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Half-dozen Colstrip, energy bills alive at 2021 Legislature

Colstrip w sign.jpg
Posted at 1:29 PM, Mar 27, 2021
and last updated 2021-03-29 11:31:17-04

HELENA — More than a half-dozen GOP-sponsored bills to bolster the Colstrip power plants and undercut renewable power are advancing at the 2021 Legislature. Here’s a list of some of these bills, and their status:

· Senate Bill 379, sponsored by Sen. Steve Fitzpatrick. It guarantees, and defines, how NorthWestern Energy can recover costs from its Montana electric customers if it buys additional shares of the Colstrip coal-fired power plants. Its first hearing is Tuesday before the Senate Energy Committee.

· SB266, sponsored by Fitzpatrick. Aimed at the out-of-state utility owners of Colstrip, the bill says any actions by a Colstrip power-plant partner that would lead to closure of the plants, without the consent of all owners, is a “unfair or deceptive act.”

It enables the Montana attorney general to take civil actions against any these of acts, with fines up to $100,000 a day. The bill has passed the Senate and is in the House Energy Committee.

· SB265, sponsored by Fitzpatrick. This bill requires any arbitration over disputes among the Colstrip plant owners to occur in Montana. Current contracts say it would occur in Washington. It has passed the Senate and is in House Energy Committee.

· SB201, sponsored by Fitzpatrick. It prohibits any “adders” or “bonuses” for contracts between NorthWestern and renewable-power producers. Project developers say the bill is an attempt by NorthWestern to deny legitimate costs that have been ordered by a court, and still allow NorthWestern to benefit from the “green” value of the power they’d buy from the projects. It has passed the Senate and is before House Energy Committee.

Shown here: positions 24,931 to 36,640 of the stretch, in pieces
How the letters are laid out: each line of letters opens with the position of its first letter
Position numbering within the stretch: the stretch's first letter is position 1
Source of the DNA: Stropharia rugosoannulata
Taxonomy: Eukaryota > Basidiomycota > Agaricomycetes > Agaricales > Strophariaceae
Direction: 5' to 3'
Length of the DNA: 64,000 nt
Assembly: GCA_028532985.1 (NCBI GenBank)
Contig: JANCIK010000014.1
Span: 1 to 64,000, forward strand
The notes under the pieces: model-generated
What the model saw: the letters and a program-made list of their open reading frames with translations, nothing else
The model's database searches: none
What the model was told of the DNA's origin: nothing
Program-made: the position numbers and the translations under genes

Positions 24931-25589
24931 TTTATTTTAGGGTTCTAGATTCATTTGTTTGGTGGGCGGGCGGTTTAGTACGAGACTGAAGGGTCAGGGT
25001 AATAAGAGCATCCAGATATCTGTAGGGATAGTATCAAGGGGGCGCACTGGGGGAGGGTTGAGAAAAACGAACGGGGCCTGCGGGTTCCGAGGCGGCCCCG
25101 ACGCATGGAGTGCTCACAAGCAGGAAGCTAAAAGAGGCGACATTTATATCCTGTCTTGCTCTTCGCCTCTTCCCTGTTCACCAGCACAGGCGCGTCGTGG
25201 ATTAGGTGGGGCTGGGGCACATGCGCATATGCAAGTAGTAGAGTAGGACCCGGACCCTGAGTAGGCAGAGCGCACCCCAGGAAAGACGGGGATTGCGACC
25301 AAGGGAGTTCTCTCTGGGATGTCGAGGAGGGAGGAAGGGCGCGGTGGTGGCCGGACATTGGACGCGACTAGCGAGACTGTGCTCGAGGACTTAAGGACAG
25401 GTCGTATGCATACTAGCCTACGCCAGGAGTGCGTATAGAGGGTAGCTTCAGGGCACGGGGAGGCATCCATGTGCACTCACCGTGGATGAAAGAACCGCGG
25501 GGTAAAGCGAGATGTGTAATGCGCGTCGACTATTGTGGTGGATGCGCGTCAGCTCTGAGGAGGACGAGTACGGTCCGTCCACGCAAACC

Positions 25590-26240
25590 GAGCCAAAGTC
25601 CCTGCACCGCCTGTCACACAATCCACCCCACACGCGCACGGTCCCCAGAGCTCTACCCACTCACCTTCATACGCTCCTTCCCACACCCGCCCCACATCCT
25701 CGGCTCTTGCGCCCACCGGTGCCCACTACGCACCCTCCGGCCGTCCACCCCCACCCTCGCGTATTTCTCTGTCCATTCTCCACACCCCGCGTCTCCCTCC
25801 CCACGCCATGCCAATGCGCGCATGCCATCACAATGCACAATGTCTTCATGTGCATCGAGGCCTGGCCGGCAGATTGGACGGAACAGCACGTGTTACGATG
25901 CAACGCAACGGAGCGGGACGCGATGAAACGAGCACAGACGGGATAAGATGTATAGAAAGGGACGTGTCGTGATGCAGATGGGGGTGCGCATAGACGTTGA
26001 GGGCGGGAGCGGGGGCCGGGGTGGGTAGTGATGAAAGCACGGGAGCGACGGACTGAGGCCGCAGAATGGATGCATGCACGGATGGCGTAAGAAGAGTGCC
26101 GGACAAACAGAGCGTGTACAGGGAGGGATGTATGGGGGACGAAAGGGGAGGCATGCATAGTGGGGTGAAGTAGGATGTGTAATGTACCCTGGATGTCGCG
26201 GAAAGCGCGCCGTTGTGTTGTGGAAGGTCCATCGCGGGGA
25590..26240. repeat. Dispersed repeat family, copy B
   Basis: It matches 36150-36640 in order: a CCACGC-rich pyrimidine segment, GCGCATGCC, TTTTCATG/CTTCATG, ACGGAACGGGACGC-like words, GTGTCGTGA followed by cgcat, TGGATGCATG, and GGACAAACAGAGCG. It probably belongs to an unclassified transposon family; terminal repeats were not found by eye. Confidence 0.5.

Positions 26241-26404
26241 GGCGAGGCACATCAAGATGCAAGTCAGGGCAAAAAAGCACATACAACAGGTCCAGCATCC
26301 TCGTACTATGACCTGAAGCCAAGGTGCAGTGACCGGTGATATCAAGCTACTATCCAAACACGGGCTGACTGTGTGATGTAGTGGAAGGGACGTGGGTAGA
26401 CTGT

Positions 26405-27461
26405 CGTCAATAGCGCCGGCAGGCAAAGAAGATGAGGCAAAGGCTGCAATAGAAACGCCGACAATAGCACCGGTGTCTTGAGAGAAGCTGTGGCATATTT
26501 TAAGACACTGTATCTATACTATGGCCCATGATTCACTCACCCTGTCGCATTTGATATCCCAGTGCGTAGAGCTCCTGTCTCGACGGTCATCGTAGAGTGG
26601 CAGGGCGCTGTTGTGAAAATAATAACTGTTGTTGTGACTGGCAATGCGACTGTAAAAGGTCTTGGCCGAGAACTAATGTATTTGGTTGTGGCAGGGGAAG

· House Bill 576, sponsored by Rep. Jerry Schillinger, R-Circle. Eliminates the renewable-energy portfolio standard, which requires utilities to buy or develop a minimum amount of green power.

Utilities in Montana have met the standard and are supporting the repeal, saying the standard is no longer needed. Opponents have said the minimum should be increased. Passed the House and has a hearing scheduled this week in the Senate.

· HB475, sponsored by Rep. Derek Skees, R-Kalispell. Rewrites the renewable-energy portfolio standard to include existing hydropower projects. This change essentially means no additional clean-power projects would be required to meet the standard. Passed the House and has a hearing in the Senate this week.

· SB237, sponsored by Sen. Doug Kary, R-Billings. Eliminates a requirement in the renewable portfolio standard that says some power projects must have community-based owners.

NorthWestern has not met this requirement and supports repealing it. Opponents say its repeal lets NorthWestern off the hook for as much as $2 million in penalties. The bill has passed the Senate and is before the House Energy Committee.

These latter two bills would become irrelevant if HB576 passed.